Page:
Andrew Zimmern is teaming up with a Minneapolis-based online learning platform to offer basic cooking classes.
 
The course, “Andrew Zimmern’s Kitchen,” launched earlier this month and teaches what it calls essential cooking techniques, including chopping, sautéing and basic recipes.
 
The programming runs on The Big Know, a North Loop startup that provides a platform for educational content offered by big-name companies like UnitedHealthcare and Cambria as a way to improve branding. Students of the courses get to engage more closely than some other massive open online courses (MOOCs) through discussion panels, which is a key element of the model.
 
For Zimmern’s part, it’s a way to spread his already well-known image—the Minnesota-based food personality already has several television shows, a distinguished cooking career and a stadium concessions business—into the digital realm, where quick recipe videos shared on Facebook are popular.
 
“The Big Know loves education and so do I,” Zimmern said in an email. “I think compelling long-view content for people serious about cooking is a missing component in today’s two-minute ‘snackable’ content world.”

Zimmern added that the course on The Big Know is just a start and that his organization is looking for ways to integrate more digital and video content into his brand's offerings.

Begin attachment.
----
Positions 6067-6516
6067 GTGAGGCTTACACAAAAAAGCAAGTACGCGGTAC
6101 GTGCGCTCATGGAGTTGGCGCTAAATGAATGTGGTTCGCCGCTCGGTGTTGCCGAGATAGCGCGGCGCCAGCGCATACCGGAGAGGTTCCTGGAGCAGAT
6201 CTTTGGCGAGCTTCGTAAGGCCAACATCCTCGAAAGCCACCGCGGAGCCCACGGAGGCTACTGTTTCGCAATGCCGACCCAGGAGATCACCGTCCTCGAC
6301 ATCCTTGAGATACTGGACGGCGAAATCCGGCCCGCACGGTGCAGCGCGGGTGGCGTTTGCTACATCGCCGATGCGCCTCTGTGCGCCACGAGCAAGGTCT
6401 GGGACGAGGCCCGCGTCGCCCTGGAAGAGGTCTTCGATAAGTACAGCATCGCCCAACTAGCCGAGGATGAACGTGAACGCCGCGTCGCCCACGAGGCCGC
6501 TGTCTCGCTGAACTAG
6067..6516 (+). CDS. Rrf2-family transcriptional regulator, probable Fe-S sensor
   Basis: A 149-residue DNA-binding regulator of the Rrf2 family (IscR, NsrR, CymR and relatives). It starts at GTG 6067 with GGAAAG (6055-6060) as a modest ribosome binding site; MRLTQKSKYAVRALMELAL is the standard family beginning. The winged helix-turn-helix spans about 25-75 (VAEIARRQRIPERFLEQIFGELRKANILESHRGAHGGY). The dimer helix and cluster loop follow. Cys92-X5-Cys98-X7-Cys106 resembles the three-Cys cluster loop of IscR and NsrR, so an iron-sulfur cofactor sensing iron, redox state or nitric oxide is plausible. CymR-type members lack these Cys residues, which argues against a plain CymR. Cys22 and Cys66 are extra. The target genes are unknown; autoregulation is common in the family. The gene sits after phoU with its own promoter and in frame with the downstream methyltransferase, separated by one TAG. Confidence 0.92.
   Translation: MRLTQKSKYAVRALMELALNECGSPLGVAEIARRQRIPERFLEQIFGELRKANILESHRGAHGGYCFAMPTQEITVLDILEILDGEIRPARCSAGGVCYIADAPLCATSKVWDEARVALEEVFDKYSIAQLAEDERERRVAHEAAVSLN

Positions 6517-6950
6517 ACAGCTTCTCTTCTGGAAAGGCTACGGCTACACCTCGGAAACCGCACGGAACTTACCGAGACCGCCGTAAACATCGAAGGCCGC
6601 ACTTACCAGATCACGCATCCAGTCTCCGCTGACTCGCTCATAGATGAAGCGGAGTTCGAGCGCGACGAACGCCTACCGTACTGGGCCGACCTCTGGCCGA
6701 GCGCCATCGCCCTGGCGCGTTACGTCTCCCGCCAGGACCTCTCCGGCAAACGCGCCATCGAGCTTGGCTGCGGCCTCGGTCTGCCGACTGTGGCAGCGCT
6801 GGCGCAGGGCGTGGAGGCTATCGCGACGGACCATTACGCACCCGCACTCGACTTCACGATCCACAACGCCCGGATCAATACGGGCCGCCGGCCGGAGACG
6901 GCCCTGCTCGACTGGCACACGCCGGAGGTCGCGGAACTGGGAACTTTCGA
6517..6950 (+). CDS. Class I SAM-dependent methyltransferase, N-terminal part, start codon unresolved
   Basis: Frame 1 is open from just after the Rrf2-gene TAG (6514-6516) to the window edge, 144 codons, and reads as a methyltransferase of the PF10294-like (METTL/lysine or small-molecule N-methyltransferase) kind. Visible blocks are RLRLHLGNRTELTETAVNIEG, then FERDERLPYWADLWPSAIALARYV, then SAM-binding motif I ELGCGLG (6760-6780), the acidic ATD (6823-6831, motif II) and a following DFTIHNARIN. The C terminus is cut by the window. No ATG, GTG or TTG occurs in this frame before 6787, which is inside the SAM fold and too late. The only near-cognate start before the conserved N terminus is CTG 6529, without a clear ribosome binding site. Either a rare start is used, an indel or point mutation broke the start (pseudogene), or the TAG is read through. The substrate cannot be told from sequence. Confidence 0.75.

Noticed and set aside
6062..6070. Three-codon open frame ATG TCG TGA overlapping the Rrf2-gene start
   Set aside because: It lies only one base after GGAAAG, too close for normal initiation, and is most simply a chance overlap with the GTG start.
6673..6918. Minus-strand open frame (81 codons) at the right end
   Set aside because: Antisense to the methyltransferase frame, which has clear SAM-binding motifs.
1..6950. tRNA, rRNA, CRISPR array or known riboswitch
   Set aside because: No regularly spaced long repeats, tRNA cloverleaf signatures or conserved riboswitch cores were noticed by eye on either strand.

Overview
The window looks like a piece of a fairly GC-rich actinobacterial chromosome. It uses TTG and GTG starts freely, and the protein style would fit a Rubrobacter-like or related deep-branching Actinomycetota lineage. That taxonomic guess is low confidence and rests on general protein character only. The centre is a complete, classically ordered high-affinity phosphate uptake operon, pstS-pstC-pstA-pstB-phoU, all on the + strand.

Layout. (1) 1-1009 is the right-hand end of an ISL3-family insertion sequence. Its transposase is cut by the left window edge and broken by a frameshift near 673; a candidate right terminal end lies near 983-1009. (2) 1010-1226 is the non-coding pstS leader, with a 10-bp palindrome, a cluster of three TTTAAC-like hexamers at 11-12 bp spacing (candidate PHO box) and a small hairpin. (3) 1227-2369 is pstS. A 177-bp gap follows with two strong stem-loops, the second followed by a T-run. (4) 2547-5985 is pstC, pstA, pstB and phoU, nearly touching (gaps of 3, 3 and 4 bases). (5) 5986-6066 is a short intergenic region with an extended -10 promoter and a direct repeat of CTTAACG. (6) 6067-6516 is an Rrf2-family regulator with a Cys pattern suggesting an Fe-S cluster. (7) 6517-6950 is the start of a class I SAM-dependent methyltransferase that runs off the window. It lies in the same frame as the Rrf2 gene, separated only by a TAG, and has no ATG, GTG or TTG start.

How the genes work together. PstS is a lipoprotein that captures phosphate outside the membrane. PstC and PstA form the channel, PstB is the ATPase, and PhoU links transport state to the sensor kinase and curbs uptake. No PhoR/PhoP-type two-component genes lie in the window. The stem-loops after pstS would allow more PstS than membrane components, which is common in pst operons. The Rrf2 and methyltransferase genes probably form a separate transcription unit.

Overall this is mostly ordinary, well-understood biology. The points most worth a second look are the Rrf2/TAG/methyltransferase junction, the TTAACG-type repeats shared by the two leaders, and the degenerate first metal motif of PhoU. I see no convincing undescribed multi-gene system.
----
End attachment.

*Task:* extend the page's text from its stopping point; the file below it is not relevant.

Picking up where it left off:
The Big Know said they approached Zimmern with the opportunity to engage with new audiences. Meanwhile, the company gets to boast about a big name with deep knowledge that is using its platform.
 
“Andrew is a top name in food. And for good reason,” said Paul Feiner, a spokesman for The Big Know. “He’s an entertainer and an expert on all sides of food. Plus, there’s huge demand for great food content.”
 
Zimmern isn’t the only television star that The Big Know is luring to its platform. A course put together by Cambria, an Eden Prairie-based maker of countertops and other surfaces, with host Scott McGillivray—best known for his “Income Property” show on HGTV.
 
In January 2016, The Big Know got a $3 million cash infusion from LFE Capital, a lower middle-market investor, to expand staff and capabilities. CEO Don Smithmier told TCB at the time that more than 40,000 had signed up for courses.

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